Advertisement

Biology & Philosophy

, 34:33 | Cite as

The Social Amplification View of facial expression

  • Trip GlazerEmail author
Article
  • 39 Downloads

Abstract

I offer a novel view of the mechanisms underlying the spontaneous facial expression of emotion. According to my Social Amplification View (SAV), facial expressions result from the interplay of two processes: an emotional process that activates specific facial muscles, though not always to the point of visible contraction, followed by a social cognitive process that amplifies these activations so that they may function more effectively as social signals. I argue that SAV outperforms both the Neurocultural View and the Behavioral Ecology View, as well as previously proposed syntheses of these views, in accounting for various empirical findings.

Keywords

Facial expression Emotion Neurocultural View Behavioral Ecology View Emotion perception Emotion recognition Audience effect Social cognition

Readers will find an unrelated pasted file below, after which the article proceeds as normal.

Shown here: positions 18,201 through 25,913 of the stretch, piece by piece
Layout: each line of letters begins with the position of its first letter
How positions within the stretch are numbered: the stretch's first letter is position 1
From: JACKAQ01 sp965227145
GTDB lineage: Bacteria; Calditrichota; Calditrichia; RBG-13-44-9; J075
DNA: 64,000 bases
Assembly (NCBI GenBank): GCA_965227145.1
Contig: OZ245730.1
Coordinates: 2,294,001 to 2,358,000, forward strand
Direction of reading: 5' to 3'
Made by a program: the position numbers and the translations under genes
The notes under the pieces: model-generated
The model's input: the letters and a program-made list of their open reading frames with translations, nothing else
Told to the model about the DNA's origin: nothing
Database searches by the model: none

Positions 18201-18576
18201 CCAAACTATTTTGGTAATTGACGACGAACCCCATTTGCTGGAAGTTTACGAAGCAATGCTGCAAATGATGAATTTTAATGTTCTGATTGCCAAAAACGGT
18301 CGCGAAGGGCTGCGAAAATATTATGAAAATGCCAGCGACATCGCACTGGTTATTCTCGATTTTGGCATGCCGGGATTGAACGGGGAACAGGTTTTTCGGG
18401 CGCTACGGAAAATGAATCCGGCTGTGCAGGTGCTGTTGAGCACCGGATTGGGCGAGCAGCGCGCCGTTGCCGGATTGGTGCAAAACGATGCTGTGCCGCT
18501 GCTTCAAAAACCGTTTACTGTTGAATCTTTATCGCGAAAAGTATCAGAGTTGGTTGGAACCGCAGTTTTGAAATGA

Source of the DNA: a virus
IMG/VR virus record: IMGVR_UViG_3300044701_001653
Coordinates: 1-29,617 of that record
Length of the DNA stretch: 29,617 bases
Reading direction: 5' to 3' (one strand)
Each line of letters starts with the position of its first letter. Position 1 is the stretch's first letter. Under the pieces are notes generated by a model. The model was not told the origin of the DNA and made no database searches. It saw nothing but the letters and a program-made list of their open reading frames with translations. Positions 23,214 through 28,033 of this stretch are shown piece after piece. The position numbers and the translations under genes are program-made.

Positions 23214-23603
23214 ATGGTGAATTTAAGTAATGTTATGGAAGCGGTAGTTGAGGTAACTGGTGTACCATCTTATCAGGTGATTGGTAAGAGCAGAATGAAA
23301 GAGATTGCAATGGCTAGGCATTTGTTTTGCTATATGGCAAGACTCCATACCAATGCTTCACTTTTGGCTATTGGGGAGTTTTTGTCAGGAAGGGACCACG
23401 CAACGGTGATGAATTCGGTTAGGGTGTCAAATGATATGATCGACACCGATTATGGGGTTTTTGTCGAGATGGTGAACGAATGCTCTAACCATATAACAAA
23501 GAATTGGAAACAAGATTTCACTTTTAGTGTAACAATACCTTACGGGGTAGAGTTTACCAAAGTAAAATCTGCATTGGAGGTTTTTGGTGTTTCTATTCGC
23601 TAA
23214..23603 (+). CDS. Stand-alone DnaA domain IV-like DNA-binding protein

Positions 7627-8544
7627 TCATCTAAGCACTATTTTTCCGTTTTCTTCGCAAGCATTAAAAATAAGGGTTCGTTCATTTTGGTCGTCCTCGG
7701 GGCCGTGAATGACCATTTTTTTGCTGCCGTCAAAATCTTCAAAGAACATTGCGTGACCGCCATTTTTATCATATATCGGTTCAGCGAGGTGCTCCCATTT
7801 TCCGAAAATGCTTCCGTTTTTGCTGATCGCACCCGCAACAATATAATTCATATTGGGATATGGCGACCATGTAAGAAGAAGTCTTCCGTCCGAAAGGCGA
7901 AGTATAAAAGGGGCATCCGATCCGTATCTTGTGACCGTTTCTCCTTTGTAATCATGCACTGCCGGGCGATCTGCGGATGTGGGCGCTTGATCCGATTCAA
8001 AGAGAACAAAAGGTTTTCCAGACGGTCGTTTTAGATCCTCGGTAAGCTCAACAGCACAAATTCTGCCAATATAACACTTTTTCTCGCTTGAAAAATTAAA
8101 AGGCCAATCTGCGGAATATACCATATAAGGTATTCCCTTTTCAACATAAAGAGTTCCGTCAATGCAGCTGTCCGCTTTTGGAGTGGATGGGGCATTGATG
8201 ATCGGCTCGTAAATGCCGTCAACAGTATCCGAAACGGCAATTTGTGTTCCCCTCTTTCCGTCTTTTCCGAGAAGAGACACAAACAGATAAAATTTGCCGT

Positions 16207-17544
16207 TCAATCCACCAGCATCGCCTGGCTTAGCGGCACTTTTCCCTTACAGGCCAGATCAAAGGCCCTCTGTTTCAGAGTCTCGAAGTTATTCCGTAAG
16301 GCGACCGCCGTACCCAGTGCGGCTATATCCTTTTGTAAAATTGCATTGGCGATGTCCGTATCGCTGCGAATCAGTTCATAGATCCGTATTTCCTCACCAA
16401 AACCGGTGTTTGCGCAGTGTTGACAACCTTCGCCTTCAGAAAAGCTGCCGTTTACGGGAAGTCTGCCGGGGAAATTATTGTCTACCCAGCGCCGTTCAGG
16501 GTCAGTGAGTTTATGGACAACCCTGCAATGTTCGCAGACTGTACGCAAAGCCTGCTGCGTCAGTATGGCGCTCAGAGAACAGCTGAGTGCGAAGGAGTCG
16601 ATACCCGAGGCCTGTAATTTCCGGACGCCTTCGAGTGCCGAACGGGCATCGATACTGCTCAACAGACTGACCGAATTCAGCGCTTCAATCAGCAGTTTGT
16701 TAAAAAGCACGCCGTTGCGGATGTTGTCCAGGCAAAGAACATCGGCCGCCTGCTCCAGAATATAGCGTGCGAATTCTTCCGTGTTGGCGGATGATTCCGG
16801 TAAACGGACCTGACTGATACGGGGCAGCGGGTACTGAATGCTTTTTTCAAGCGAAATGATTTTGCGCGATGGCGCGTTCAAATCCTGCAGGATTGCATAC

Notes

References

  1. Barrett LF (2006) Are emotions natural kinds? Perspect Psychol Sci 1(1):28–58CrossRefGoogle Scholar
  2. Barrett LF (2017) How emotions are made. Houghton Mifflin Harcourt, BostonGoogle Scholar
  3. Bogaardt L, Johnstone RA (2016) Amplifiers and the origins of animal signals. Proc R Soc Lond B.  https://doi.org/10.1098/rspb.2016.0324 CrossRefGoogle Scholar
  4. Boucher JD (1983) Antecedents to emotions across cultures. In: Irvine SH, Berry JW (eds) Human assessment and cultural factors, NATO conference series (III Human factors), vol 21. Springer, BostonGoogle Scholar
  5. Burckhardt RW (1985) Darwin on animal behavior and evolution. In: Kohn D (ed) The Darwinian heritage. Princeton University Press, Princeton, pp 327–366Google Scholar
  6. Chovil N (1991) Social determinants of facial displays. J Nonverbal Behav 15:141–154CrossRefGoogle Scholar
  7. Crivelli C, Carrera P, Fernández-Dolz JM (2015) Are smiles a sign of happiness? Spontaneous expressions of judo winners. Evolut Hum Behav 36(1):52–58CrossRefGoogle Scholar
  8. Crivelli C, Sergio J, Russell JA, Fernández-Dolz JM (2016) Reading emotions from faces in two indigenous societies. J Exp Psychol Gen 145(7):830–843CrossRefGoogle Scholar
  9. Darwin C (1872/2009) The expression of the emotions in man and animals. Oxford University Press, New YorkCrossRefGoogle Scholar